Guest Editor: K. Grela
Beilstein J. Org. Chem. 2015, 11, 1367–1372. https://doi.org/10.3762/bjoc.11.147
Received 14 Apr 2015, Accepted 14 Jul 2015, Published 05 Aug 2015
A simple synthetic strategy to C2-symmetric bis-spiro-pyrano cage compound 7 involving ring-closing metathesis is reported. The hexacyclic dione 10 was prepared from simple and readily available starting materials such as 1,4-naphthoquinone and cyclopentadiene. The synthesis of an unprecedented octacyclic cage compound through intramolecular Diels–Alder (DA) reaction as a key step is described. The structures of three new cage compounds 7, 12 and 18 were confirmed by single crystal X-ray diffraction studies.
Keywords: cage molecules; Diels–Alder reaction; Grignard reaction; ring-closing metathesis; spirocycles
Design and synthesis of architecturally intricate cage molecules is a worthwhile challenge. The unique properties associated with the carbocyclic cage frameworks are the main reasons for pursuing their synthesis [1,2]. They are valuable synthons to assemble natural as well as non-natural products [3,4]. In addition, the cage molecules are interesting targets because of their unusual structural features such as the deformation of the ideal C–C bond angles, high degree of symmetry and the enhanced ring strain etc. [5-18].
The structures of a variety of intricate cage systems, for example, snoutane (1) , pentaprismane (2) , dodecahedrane (3) [11-19], cage crown ether 4 , amantadine (5) and pushpakenediol (6)  along with the target molecule 7 are shown in Figure 1. Interestingly the amino group containing cage molecule amantadine (5) exhibits antiviral properties .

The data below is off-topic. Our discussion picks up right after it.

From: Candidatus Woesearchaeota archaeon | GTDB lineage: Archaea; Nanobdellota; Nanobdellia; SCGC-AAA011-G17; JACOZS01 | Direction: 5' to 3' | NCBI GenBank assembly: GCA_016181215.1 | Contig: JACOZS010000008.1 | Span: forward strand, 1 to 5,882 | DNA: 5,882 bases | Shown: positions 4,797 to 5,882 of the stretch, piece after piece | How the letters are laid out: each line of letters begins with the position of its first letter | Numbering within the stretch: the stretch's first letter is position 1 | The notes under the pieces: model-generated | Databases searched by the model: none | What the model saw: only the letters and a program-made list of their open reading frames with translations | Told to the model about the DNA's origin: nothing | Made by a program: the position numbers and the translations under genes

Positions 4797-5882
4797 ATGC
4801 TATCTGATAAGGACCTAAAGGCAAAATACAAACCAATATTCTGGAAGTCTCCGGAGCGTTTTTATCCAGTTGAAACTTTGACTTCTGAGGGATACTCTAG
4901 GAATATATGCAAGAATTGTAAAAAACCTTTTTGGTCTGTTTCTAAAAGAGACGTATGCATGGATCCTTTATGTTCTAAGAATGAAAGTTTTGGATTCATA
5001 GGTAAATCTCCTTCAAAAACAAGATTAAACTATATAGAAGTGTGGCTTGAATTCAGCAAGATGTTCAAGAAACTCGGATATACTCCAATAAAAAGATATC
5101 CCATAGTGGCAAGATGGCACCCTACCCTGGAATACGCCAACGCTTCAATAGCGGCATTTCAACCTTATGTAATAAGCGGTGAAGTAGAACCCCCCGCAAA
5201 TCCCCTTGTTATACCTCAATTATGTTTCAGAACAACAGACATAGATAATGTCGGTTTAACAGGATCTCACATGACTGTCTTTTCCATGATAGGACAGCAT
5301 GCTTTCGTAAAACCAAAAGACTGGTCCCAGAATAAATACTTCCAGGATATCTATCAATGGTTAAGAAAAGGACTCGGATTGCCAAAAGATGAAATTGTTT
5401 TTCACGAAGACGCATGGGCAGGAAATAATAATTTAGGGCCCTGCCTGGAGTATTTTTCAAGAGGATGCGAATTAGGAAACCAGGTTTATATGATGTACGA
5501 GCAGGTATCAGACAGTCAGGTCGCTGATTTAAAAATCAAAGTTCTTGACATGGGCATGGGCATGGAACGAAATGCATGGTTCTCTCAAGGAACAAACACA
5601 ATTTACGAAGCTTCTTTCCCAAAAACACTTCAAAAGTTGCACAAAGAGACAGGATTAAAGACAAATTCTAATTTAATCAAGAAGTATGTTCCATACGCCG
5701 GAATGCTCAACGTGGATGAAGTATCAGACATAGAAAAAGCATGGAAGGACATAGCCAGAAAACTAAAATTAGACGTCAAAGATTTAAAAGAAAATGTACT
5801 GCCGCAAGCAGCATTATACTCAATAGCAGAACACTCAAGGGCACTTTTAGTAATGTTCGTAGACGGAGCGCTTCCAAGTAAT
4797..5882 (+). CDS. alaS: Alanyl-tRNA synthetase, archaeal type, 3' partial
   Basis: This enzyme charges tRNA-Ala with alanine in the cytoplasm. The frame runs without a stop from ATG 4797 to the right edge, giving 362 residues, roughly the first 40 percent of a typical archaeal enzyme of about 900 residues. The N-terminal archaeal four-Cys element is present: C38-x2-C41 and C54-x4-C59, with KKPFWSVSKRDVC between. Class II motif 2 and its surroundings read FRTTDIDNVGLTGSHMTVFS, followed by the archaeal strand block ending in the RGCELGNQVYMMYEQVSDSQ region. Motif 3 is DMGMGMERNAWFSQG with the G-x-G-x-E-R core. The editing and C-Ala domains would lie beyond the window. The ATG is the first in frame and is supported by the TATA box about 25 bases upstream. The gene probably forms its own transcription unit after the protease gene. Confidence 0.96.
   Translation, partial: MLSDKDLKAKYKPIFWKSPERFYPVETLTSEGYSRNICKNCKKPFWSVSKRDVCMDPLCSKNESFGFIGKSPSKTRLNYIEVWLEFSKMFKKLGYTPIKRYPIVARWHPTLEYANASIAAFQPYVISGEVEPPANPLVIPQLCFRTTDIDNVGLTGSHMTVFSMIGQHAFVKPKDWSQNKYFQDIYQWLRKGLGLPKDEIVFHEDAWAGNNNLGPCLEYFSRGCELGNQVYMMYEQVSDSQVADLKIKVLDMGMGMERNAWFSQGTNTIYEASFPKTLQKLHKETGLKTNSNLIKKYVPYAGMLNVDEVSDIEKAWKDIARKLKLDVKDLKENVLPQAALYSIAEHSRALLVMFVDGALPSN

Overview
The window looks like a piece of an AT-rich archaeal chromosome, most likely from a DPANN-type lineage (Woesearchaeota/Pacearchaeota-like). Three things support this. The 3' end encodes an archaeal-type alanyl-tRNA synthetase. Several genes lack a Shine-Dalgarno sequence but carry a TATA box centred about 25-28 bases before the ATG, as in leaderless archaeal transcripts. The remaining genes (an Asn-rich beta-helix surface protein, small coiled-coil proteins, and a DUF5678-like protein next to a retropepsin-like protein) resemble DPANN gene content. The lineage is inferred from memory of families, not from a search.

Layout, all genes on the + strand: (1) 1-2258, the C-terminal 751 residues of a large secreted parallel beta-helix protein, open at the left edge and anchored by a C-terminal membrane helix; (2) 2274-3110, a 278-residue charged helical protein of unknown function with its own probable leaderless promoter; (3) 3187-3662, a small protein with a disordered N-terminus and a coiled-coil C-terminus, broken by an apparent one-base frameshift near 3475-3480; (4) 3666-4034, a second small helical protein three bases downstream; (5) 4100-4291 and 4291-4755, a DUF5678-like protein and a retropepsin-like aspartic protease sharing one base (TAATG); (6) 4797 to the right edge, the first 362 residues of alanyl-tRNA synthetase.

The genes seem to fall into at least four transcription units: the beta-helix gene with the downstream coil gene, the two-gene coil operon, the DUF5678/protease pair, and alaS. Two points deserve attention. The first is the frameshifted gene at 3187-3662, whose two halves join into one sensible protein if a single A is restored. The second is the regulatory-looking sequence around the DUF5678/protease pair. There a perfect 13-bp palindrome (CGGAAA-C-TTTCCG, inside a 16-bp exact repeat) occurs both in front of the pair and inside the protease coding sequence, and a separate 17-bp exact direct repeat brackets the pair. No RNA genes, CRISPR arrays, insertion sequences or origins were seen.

Although, several methods are available for the construction of cage compounds [7,23-33], the synthesis of symmetrical spiro-cage molecule 7 seems to be a synthetic challenge due to the proximity of the two carbonyl groups in dione 10 which provides a hemiketal with various nucleophiles [34-39]. In view of various applications of cage molecules and the documented difficulties in their synthesis, we conceived a short synthetic route to C2-symmetric bis-spiro-pyrano cage compound 7. To this end, the Grignard addition and ring-closing metathesis (RCM) are considered as viable options. The retrosynthetic analysis to the target bis-spiro-cage compound 7 is shown in Figure 2. The target compound 7 could be obtained from O-allylation of the Grignard addition product 11 followed by the two-fold RCM sequence. The required cage dione 10 could be constructed in two steps from readily available starting materials such as 1,4-naphthoquinone (9) and cyclopentadiene (8) [40,41].
In connection with the synthesis of new cage molecules, we reported a new approach to the hexacyclic dione 10 and related systems via Claisen rearrangement and RCM as key steps [21,30]. Here, we have prepared the cage dione 10 by the known route involving two atom-economic protocols such as Diels–Alder reaction and [2 + 2] photocycloaddition [42-45] (Scheme 1).
Later, the hexacyclic cage dione 10 was subjected to a Grignard reaction with comercially available allylmagnesium bromide in diethyl ether. Under these conditions, we realized the formation of hemiketal 12 in 84.7% yield instead of the expected diallylated product 11 (Scheme 2). In similar fashion, the cage dione 10 was treated with comercially available vinylmagnesium bromide and the hemiketal 13 [46,47] was obtained in 89.2% yield instead of the desired divinylated compound 14 (Scheme 2). The proximity of the carbonyl groups may be responsible for the formation of hemiketals.
The structures of both these heptacyclic hemiketals 12 and 13 have been confirmed by 1H and 13C NMR spectral data and further supported by HRMS data. Finally their structures have been unambiguousily established by single crystal X-ray diffraction studies  (Figure 3).